Around the last holiday shopping extravaganza, I discovered a company called (*)speck.  I discovered them online but have since seen their products in stores.  This bag was right up my alley, and I got a great deal on it.  There is a slot for the tablet, a pocket for the iPod and headphones and other miscellaneous cords, another pocket for money and identification, and another slot for books and the journal.  The strap isn't long enough to wear crosswise, but it fits pretty well all the same.

Today I learned about a company that sells bags and organizers through the party/event plan or model or whatever it is called.  It seems like you can buy (or sell if you are a hostess, er, consultant) just about anything this way.  There have been Tupperware food storage parties and jewelry parties and cookware parties and candle parties, and of course we can't forget those marvelous mavens of make-up, the Mary Kay ladies selling their way to a pink Cadillac.  The company which facilitates the selling of bags is called Thirty-One, and I stopped by a table where the local consultant had samples and catalogs and was not only selling the wares but doing so as part of a fundraiser to benefit the local YMCA.

The company offers many shapes and sizes of duffle bags and tote bags, as well as the sorts of bags which catch my eye, such as the Organizing Shoulder Bag and the Organista Crossbody, but the ones which really intrigued me with the thermal bags.  There were lunchbag shaped and cooler sized bags, including a drawstring pouch which would be perfect for knitting projects, but there were also much smaller options which could hold just a few snacks or heat/cold sensitive medications and easily fit inside a larger, non-insulated bag, purse or tote.  There is even an organizing pack with dividers set in it to keep camera equipment safe and protected from temperatures outside the comfort zone.

The general web site is and the link to the specific event and consultant I met today is

There are, of course, lots of bags and organizing options out there to be had, but I thought these were neat and a little different than anything else I have seen.

Thursday, April 4, 2013

Cook Your Cupboard

This link is just too much fun not to share: Cook Your Cupboard

My mother sent it to me, along with the accompanying NPR story.

I know that it is kind of cheating, but I think that is going to be my post for the day.  If I get motivated and/or inspired, I may be back.

In the meantime, enjoy.  (And look for the vegetarian haggis.)

Wednesday, April 3, 2013

April Bloomfield's Soft Oatmeal Cookies

Baked goods are, shall we say, not my forte.  I usually can't even successfully bake cookies that come right out of a package.  Lately, however, I have had a craving for oatmeal cookies, and I just wasn't willing to buy some from the store.  Long ingredients lists become less appealing all the time.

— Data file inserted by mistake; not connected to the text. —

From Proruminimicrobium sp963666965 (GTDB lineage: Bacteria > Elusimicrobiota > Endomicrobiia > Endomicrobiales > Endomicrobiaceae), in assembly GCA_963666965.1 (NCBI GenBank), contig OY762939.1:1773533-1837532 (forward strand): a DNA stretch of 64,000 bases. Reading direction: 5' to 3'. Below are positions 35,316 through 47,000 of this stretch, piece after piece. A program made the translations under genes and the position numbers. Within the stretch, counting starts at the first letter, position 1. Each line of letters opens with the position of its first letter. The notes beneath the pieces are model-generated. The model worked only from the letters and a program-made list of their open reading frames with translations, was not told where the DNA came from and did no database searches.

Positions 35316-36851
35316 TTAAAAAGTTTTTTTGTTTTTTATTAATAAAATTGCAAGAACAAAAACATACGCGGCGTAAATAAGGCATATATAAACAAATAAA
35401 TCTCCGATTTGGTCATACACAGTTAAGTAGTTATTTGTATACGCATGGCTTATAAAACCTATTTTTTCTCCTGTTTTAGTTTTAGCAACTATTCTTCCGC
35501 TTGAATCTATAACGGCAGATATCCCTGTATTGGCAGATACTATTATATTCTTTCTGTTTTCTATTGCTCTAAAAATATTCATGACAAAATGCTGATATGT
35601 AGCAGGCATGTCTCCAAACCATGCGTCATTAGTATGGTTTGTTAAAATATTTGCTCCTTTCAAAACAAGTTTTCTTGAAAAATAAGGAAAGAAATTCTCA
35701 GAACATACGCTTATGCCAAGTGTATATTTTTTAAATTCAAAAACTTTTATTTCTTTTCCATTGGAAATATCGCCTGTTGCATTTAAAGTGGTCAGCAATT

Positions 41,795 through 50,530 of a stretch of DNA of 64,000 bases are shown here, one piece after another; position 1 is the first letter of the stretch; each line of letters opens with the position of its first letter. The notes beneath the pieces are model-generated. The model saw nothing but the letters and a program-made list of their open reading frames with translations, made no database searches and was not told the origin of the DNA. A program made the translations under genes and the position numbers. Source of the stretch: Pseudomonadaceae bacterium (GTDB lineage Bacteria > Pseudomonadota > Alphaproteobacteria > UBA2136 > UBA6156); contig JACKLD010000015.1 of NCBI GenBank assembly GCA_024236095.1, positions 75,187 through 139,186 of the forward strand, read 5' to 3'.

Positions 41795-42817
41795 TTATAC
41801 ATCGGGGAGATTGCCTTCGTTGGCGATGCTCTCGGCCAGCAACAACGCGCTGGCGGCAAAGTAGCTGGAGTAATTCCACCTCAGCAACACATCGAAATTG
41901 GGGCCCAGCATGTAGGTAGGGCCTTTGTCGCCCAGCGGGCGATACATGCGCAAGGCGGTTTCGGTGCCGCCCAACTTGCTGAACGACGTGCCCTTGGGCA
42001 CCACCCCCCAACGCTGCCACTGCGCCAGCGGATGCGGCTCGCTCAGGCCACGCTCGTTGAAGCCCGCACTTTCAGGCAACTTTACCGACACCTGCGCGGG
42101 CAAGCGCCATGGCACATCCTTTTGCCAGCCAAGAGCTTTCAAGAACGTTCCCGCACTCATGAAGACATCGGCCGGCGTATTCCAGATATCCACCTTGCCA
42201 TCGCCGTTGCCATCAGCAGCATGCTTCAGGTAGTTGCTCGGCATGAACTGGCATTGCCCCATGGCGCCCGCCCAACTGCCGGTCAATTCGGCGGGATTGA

I searched my library via and was rewarded with an extensive list of possibilities.  I didn't want anything too fancy or complicated, and I was looking for soft and chewy rather than crispy.  The recipe of choice became Soft Oatmeal Cookies from A Girl and Her Pig by April Bloomfield.

The whole cookbook is amazing.  Yes, there is a lot of meat, and there are a lot of dishes I wouldn't be inclined to cook myself, but the author makes them sound so good that I would be willing to try them in her restaurant if the opportunity presented itself.  This unassuming cookie recipe is tucked into the dessert section near the end.

The official ingredient list:
1/4 cup golden raisins
1/4 cup dark sultanas or golden raisins
1/4 cup dried currants
10 Tbsp butter, at room temperature
1 cup packed light brown sugar
2 large eggs
1 cup all-purpose flour
1/2 tsp baking soda
1/2 tsp ground cinnamon
large pinch of salt
2 tsp vanilla extract
2 cups rolled oats

I didn't have sultanas or currants, but I did have golden raisins.  I also had chopped hazelnuts left over from making a green bean, quinoa, hazelnut salad.  So I used half of a cup of raisins and a quarter cup of hazelnuts.

Two notes: The only "complicated" part about this recipe is that the raisins need to be soaked for several hours and the butter needs to be at room temperature.  I would recommend taking the butter out of the fridge or freezer and setting the raisins up to soak the night before.  Secondly, I highly recommend making a double batch.  Unlike so many cookie recipes, this one only makes about 16 cookies, even if they are substantial.  Since they are chewy/cakey rather than crispy, a little bigger is definitely better.

I put my fabulous stand mixer to work, complete with birthday present paddle attachment with a sort of spatula edge to it so that there is less scraping down the sides of the bowl.  Take the eggs out of the fridge.  Cream the butter and sugar together until light and fluffy.  I am reasonably sure that I know what light and fluffy looks like now.  The author says about four minutes.  I let mine run a bit longer, just to be sure.  If you can leave your mixer unattended while the creaming is happening, sift the dry ingredients into a bowl and mix together.  (I used a fork.)  Once the butter and sugar are creamed, add the eggs one at a time, beating about thirty seconds in between.  Add the vanilla and the dry ingredients.  Mix until flour is incorporated.  Add raisins, nuts, and oats.  Mix again.  Put the dough in the refrigerator for at least an hour.  I would recommend two.